The Last Voyage of the Demeter
And again I’ve managed to be a photographer at a blockbuster larp abroad. But this time it wasn’t in Poland (like Geas and Fairweather Manor), but at the Baltic Sea, somewhere between Denmark and Germany.
I’ve heard about Demeter at the Danish Knudepunkt 2015 for the first time. The only things I managed to remember was – it would be on a ship and everyone would die. My memory isn’t the best, but I was able to add that the Demeter was a ship that transported Dracula’s coffin to London.
Every player was either part of the ship crew or a passenger on the ship sailing from Bulgaria to London. And the variety of the passengers was, well, stunning, from a famous writer and an adventurer up to a spiritual medium or a police examiner.
I, as a photographer, have also been given a character. It was a character of a French photographer, with quite a few problems in his past. But the important and for me the most surprising part was the way I was inserted into the game. The level of my immersion to the game was set by the attitude of the other players to me and by my willingness to react. It wasn’t about being a non-player, or a “must-play” character with a camera, it was up to everyone’s discretion at any given moment. And I must say this approach made me a part of the game very much, and hopefully to everyone’s satisfaction.
It was new for me to have a two-hour pause between each chapter of the game. But it made sense, somehow, for the players to negotiate some interaction between characters in this pause.
It might sound dumb, but the thing I disliked most about the whole game was bottled beer. No the beer itself, but the bottles with 21st-century stickers. When you talk to someone in a historical costume and you’re trying to maintain the character and they are waving a silver-stickered bottle… well it isn’t the best you could hope for. And it doesn’t look good in the pictures either.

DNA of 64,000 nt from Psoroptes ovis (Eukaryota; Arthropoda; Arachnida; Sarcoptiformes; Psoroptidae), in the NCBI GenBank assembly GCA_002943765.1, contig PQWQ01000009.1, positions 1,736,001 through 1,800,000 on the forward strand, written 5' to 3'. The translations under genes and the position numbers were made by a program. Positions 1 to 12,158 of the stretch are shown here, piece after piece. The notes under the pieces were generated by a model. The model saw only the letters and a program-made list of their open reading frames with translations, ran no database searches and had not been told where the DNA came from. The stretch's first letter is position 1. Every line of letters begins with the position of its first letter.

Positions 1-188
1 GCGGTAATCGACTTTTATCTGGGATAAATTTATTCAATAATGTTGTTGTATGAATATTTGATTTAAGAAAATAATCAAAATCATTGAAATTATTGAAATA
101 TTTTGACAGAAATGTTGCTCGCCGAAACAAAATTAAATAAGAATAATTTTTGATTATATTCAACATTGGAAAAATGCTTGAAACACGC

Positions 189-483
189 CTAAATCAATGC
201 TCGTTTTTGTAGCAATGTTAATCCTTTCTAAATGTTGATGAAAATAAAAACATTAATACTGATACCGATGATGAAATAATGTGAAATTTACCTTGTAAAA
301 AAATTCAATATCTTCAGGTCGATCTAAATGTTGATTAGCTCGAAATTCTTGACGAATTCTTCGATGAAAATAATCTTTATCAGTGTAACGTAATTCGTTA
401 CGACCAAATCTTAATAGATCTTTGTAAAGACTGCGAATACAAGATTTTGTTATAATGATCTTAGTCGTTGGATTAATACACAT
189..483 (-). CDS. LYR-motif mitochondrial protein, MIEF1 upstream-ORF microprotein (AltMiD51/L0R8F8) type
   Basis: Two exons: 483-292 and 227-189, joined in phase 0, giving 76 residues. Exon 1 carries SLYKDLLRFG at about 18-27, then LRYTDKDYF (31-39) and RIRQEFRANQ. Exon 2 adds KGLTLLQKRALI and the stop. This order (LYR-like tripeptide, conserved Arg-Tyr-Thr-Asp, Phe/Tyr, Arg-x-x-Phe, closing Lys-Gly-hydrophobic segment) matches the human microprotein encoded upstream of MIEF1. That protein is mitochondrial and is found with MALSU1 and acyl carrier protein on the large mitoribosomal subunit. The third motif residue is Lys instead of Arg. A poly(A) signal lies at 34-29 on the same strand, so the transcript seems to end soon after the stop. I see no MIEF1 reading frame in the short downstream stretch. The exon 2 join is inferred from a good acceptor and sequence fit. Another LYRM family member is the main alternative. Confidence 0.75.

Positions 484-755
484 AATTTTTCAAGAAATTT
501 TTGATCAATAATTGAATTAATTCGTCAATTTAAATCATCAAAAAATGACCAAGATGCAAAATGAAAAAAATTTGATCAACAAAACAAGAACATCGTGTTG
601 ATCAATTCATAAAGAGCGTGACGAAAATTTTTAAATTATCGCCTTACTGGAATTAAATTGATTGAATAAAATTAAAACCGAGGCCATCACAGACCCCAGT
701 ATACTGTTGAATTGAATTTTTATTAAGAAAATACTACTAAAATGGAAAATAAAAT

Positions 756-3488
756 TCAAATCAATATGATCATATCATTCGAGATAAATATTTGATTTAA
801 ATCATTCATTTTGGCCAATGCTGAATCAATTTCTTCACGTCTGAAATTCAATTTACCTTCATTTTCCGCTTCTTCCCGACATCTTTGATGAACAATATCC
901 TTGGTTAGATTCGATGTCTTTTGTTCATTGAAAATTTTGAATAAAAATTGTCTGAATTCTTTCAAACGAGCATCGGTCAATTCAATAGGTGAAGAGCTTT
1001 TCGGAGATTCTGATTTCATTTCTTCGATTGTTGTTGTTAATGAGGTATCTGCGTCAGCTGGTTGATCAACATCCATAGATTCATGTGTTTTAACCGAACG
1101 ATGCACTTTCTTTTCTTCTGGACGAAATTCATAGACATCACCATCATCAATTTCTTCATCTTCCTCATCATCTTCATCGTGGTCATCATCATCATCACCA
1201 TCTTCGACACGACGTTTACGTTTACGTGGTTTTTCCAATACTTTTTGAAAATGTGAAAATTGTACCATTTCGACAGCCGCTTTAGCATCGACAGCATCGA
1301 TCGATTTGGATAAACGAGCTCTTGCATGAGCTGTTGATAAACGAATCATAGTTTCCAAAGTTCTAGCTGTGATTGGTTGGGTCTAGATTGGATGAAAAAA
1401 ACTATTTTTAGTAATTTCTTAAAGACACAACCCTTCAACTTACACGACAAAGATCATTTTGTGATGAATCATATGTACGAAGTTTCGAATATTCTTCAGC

The ship was represented by two hundred and sixty tons of steel, called Pippilotta. It’s a sailing ship (it has sails and it’s able to use them), but at the same time it has an engine that we ran on for the most of the game.
To enhance our experience from the sailing, everyone was assigned to teams that took care of the sails or something else from the ship’s operations, like steering. Everyone had the opportunity to learn something new. And for example steering a sailing ship is a really nice experience. Most of the operations on the ship were running under the instruction from the in-game captain, who was not just an experienced larper, but also sometimes works on this ship.
The ship itself wasn’t just in the hands of the players, it had its own crew that took care of it, but they were trying to engage everyone in the ship’s daily routine.
The main plan for the photographs was to get as close as possible to the photographs from the first run of Demeter (a purely German run). Postproduction isn’t able to solve it all, every photographer has a different approach to the things he is shooting. But there were strict instruction to the color filter, grain and about adding lens error.